In the fine layer of sand that covered the floor of the work chamber, with its two hatches for recovering oysters, Delgado found a depth gauge filled with mercury and the wooden handle of a manual pump, which was apparently used to improve the air in the small enclosed space. Spraying a fine water vapor was meant to bind the carbon dioxide in the air onboard the vessel. After all, the boat contained up to six men collecting oysters in candlelight, in what amounted to hard labor on the ocean floor.

All of these characteristics closely matched an old newspaper article Delgado's research assistants had previously dug up in archives. In the summer of 1869, the "Mercantile Chronicle," a Panama paper, using the florid language of the day, described how the revolutionary submarine worked. "Before submersion," wrote the paper, "enough air is filled into the compressed air chamber," using a "pump with the power of 30 horses" mounted on another boat, "until the air in the chamber reaches a density of more than 60 pounds," which corresponds to pressure of about four bars. Once the compressed air tank has been sealed, "the men enter the machine through the tower on the upper side" and "as soon as the water is permitted to fill the ballast chambers, the machine sinks directly down to the ocean floor," where "a sufficient amount of compressed air is promptly fed into the working chamber until it possesses sufficient volume and power to resist the enormous pressure of the water," so that the men can "open the hatches in the floor of the machine" and begin recovering oysters.

The writer continued: "When they have been underwater for a sufficient period of time and all shells within reach have been collected," compressed air is pumped into the ballast chamber "and as this air then forces out the water, the machine safely rises to the surface."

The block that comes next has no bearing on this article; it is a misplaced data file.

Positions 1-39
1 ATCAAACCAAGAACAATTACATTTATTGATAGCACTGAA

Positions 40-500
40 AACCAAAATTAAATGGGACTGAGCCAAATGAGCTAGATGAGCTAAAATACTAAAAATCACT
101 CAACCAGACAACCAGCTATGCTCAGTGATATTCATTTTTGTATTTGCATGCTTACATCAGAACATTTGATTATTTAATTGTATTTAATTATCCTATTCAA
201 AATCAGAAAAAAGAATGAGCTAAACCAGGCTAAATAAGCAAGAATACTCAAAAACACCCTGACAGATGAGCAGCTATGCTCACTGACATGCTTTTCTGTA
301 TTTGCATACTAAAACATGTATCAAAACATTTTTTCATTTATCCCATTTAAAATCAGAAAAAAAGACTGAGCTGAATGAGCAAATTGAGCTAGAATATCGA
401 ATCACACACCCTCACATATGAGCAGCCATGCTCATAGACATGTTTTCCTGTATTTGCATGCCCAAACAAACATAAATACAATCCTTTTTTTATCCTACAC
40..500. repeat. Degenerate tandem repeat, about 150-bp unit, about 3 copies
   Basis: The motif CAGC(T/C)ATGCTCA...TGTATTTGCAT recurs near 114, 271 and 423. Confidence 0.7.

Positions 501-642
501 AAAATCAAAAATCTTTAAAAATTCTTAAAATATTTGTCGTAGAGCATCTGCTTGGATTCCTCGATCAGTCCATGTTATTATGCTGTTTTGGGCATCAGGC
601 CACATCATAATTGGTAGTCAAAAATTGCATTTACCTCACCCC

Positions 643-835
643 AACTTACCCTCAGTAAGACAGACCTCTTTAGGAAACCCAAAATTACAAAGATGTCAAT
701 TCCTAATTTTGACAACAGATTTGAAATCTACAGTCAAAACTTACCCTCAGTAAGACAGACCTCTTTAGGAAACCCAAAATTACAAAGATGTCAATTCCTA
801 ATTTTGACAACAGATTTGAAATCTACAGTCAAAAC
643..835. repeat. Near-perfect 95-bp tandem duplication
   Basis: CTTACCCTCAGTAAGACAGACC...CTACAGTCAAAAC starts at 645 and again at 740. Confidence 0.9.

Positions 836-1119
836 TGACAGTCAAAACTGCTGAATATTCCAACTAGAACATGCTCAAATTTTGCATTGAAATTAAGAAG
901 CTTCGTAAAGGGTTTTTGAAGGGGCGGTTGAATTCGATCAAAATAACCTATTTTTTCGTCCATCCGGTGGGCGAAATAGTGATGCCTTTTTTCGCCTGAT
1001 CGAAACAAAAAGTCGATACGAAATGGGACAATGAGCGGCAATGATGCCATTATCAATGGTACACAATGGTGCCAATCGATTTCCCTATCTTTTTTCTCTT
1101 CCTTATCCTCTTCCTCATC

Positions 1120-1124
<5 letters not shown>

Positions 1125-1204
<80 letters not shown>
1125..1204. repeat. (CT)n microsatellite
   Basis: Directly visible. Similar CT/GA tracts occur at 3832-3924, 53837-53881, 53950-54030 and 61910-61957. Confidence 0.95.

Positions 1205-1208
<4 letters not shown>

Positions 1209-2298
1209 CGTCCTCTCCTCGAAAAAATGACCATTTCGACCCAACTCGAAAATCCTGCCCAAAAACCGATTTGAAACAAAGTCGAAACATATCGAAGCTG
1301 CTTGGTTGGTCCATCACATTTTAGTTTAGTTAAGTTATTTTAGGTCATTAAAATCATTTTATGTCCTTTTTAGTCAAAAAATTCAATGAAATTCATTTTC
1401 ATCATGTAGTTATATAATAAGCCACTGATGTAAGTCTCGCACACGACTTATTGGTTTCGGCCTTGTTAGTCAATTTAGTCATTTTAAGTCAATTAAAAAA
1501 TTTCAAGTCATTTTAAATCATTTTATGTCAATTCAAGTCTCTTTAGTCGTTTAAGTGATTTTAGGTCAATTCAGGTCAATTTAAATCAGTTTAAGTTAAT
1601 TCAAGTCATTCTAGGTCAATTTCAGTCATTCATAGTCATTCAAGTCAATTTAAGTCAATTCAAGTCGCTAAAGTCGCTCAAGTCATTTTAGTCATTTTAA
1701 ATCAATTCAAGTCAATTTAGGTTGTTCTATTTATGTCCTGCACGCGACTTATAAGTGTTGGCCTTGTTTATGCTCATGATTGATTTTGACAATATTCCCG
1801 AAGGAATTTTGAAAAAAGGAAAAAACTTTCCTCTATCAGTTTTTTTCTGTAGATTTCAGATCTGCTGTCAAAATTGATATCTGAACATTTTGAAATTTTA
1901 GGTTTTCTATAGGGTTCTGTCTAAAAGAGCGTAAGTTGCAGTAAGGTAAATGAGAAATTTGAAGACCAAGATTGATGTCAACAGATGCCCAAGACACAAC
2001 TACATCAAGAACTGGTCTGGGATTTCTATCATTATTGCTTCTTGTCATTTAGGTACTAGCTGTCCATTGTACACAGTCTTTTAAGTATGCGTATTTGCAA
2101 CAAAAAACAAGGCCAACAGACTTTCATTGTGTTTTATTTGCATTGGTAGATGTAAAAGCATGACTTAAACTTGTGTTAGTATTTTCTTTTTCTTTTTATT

Ignorant of diving dangers

Kroehl, the designer, couldn't know how important gradual, controlled pressure compensation is during surfacing. Nowadays, when underwater researcher Delgado, himself a practiced diver, climbs into the narrow chamber -- bathed in a pale, green light from the midday tropical sun -- he surveys the rust-covered valves, rudder levers and handles and tries to imagine what it must have felt to work "in this iron coffin." What it must have been like to hear the hissing of compressed air with ears aching from the pressure, and how sour the air must have smelled when almost all the oxygen had been consumed and the candles were slowly being flicker out.

Delgado waxes philosophical at such moments and talks about the "great flow of history that extinguishes the individual." He has been studying the "Explorer" for five years now, and yet he doesn't even know what its inventor looked like. Although Kroehl himself was said to have been a passionate photographer, not a single portrait of the man has been found.

The biography of the forgotten engineer, compiled from the rudimentary recollections of his descendants and the records of his military service with the Union army, is still filled with gaps. Kroehl was born in 1820 in the East Prussian town of Memel, now Klaipeda in Lithuania, and as a child moved with his family to Berlin. Old address books reveal that his father, businessman Jacob Kröhl, lived at Hausvogteiplatz 11 between 1829 and 1833.

Jim Delgado in the tower of the
Sven Röbel

Jim Delgado in the tower of the "Explorer."

In 1838, after having served in an artillery unit in the German military, the young Julius apparently boarded one of the many emigrant ships that were then taking countless Germans to the shores of the New World. American records show that Kroehl became a US citizen in 1840. New York City commercial records from 1855 list him as an engineer in Lower Manhattan, an area filled with docks, iron foundries and plenty of German immigrants.

By then, Kroehl had filed a patent for the "Improvement of iron-bending machines," and he was apparently fascinated by the diving bells that had recently been developed for use in bridge construction.